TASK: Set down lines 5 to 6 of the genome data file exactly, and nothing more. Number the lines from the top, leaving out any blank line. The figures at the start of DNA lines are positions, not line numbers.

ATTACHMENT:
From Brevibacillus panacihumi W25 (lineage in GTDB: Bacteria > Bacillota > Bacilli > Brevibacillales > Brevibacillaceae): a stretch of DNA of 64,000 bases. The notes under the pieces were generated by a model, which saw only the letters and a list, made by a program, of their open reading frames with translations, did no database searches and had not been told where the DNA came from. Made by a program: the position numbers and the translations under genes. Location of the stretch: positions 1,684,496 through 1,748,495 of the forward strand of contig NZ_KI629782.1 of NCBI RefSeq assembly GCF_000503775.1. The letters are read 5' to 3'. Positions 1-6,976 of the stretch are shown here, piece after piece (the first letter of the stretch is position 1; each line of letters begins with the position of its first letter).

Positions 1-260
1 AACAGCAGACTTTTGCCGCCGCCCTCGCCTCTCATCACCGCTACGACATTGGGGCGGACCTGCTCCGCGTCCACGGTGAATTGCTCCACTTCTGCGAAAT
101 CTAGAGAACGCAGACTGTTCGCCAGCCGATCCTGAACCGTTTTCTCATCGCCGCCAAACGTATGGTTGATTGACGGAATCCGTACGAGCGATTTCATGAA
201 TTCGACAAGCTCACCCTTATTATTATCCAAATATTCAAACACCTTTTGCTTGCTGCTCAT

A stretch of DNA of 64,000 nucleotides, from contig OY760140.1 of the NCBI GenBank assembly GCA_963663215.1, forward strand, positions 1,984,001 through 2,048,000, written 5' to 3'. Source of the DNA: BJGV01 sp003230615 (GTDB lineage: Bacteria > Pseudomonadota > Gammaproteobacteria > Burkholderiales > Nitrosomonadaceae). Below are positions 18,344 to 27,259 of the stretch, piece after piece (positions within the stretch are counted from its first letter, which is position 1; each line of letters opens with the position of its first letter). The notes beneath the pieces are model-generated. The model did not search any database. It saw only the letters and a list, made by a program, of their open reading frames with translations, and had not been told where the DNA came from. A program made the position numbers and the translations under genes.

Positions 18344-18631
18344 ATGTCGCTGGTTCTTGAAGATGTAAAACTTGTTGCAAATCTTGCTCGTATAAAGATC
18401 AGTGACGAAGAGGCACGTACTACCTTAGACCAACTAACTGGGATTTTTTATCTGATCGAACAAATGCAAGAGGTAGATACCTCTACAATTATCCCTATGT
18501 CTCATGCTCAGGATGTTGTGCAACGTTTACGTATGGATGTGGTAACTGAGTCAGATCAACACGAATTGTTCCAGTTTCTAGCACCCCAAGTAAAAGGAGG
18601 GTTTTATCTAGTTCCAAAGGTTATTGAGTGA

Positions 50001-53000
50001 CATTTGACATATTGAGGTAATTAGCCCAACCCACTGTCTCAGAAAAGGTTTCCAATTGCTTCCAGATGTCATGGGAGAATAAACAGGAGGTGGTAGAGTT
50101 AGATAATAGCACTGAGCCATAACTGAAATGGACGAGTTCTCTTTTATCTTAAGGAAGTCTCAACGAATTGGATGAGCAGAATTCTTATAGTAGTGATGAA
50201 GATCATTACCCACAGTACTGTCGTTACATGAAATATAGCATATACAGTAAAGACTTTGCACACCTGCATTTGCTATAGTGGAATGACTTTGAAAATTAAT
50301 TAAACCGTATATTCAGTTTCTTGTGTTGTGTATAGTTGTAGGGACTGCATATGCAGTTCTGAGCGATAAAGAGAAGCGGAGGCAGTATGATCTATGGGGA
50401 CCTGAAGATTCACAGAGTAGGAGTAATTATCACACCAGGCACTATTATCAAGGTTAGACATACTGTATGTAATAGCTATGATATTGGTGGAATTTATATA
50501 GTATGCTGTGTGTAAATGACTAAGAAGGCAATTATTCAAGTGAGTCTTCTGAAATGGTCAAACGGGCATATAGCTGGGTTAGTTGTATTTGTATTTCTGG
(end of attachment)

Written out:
201 TTCGACAAGCTCACCCTTATTATTATCCAAATATTCAAACACCTTTTGCTTGCTGCTCAT

A stretch of DNA of 64,000 nucleotides, from contig OY760140.1 of the NCBI GenBank assembly GCA_963663215.1, forward strand, positions 1,984,001 through 2,048,000, written 5' to 3'. Source of the DNA: BJGV01 sp003230615 (GTDB lineage: Bacteria > Pseudomonadota > Gammaproteobacteria > Burkholderiales > Nitrosomonadaceae). Below are positions 18,344 to 27,259 of the stretch, piece after piece (positions within the stretch are counted from its first letter, which is position 1; each line of letters opens with the position of its first letter). The notes beneath the pieces are model-generated. The model did not search any database. It saw only the letters and a list, made by a program, of their open reading frames with translations, and had not been told where the DNA came from. A program made the position numbers and the translations under genes.